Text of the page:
Abstract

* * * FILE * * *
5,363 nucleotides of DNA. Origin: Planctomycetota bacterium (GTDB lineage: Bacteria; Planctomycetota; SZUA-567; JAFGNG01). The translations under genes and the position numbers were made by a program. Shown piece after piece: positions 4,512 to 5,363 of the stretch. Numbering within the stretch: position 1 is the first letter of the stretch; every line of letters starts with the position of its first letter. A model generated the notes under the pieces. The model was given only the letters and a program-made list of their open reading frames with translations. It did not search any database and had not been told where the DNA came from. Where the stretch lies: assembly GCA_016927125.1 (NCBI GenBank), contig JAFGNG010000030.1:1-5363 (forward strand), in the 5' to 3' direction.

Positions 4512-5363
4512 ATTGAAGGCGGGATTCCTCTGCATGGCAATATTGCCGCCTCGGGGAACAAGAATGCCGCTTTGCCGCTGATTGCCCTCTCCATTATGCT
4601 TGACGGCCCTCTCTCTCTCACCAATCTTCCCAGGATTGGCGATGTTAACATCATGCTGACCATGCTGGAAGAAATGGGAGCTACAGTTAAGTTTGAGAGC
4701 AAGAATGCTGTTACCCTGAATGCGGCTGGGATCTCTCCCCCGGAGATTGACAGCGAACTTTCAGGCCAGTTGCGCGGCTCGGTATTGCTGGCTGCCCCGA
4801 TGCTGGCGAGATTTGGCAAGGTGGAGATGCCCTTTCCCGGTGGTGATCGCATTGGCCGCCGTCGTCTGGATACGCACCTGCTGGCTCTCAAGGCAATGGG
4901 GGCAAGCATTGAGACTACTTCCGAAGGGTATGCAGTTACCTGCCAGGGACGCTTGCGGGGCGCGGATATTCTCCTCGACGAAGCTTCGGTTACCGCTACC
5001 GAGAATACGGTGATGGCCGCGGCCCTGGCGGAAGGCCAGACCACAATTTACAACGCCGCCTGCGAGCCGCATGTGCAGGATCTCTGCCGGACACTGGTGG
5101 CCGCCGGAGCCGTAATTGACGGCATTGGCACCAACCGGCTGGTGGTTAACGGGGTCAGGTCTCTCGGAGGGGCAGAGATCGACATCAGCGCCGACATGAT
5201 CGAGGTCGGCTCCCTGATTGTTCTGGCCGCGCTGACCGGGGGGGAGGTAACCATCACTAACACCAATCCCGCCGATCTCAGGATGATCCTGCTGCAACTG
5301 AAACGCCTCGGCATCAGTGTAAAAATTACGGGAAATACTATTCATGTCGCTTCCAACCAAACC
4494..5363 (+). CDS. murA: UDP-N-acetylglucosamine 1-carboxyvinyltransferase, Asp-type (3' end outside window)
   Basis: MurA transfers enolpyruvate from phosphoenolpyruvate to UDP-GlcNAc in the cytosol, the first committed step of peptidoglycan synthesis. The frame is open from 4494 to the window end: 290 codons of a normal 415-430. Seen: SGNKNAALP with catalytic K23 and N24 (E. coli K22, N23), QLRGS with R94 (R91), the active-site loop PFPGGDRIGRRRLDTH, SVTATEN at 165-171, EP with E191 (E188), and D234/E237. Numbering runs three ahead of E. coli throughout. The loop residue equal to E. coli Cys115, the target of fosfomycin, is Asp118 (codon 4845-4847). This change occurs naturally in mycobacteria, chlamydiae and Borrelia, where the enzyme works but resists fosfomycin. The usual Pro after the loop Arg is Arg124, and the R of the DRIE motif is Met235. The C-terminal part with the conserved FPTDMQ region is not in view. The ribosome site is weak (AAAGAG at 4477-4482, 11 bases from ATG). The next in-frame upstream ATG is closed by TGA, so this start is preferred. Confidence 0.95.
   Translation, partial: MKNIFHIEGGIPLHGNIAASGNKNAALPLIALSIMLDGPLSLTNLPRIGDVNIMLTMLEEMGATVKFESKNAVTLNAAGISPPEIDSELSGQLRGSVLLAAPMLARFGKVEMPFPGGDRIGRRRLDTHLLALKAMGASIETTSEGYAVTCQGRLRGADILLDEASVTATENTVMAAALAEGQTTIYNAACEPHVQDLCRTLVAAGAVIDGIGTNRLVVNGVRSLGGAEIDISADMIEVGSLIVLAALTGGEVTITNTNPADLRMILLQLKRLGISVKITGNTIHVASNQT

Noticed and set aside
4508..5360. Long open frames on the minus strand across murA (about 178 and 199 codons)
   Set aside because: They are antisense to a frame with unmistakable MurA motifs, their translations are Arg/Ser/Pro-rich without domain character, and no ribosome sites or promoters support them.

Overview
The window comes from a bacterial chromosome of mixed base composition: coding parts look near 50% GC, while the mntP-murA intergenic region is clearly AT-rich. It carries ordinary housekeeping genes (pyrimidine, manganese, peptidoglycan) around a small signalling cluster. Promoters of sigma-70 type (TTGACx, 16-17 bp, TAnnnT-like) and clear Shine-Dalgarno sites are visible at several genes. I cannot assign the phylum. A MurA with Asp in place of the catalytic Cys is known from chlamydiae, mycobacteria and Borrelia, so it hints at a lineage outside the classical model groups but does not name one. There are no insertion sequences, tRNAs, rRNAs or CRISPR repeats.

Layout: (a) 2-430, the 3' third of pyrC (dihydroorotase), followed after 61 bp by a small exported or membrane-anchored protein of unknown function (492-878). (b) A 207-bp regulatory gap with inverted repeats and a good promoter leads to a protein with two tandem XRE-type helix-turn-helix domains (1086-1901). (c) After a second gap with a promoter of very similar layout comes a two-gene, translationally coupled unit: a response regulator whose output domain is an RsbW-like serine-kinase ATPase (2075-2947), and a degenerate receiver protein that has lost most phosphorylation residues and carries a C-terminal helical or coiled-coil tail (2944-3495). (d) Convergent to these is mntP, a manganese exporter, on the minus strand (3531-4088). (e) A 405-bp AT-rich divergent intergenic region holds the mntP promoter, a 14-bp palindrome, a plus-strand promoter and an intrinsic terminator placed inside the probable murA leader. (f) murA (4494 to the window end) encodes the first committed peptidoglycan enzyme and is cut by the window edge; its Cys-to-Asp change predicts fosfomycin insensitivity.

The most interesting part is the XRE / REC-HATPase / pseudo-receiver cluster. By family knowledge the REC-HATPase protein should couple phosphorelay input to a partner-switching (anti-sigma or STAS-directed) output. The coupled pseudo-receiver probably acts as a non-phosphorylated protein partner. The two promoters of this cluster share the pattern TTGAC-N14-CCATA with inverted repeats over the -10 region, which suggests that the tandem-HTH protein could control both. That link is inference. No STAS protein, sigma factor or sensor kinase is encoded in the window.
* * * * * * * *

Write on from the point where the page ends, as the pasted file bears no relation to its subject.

The practical limitations of electrical impedance tomography (EIT), due to both the necessarily finite set of inexact boundary data and the diffusive nature of the current into the interior, lead to the conclusion that reconstructing the interior impedance is an ill-posed problem. Given a set of applied normal boundary currents, a standard approach to EIT is to minimize the defect between the known and the computed boundary voltages that are associated, respectively, with the exact impedance and its approximation. In minimizing a boundary functional, standard least-squares approaches implicitly impose the interior partial differential equation (PDE), the diffusion equation. We have developed and implemented a first-order system least-squares (FOSLS) formulation which incorporates the elliptic PDE in a global multigrid minimization scheme. To place the new functional in context, we establish its equivalence to existing least-squares approaches, and to a novel norm on the error in the approximate impedance. The effect of this equivalence is to guarantee that, for each formulation, there is a unique minimizer in the topology corresponding to this special norm. Thus, the theory quantifies the sense in which the fully nonlinear inverse problem is well posed, and guides the discretization according to those components which we can expect to reconstruct, regardless of the computational objective. With this framework established, {\it a priori} information, which might otherwise be used to regularize, can be incorporated by introducing an additional term to the functional.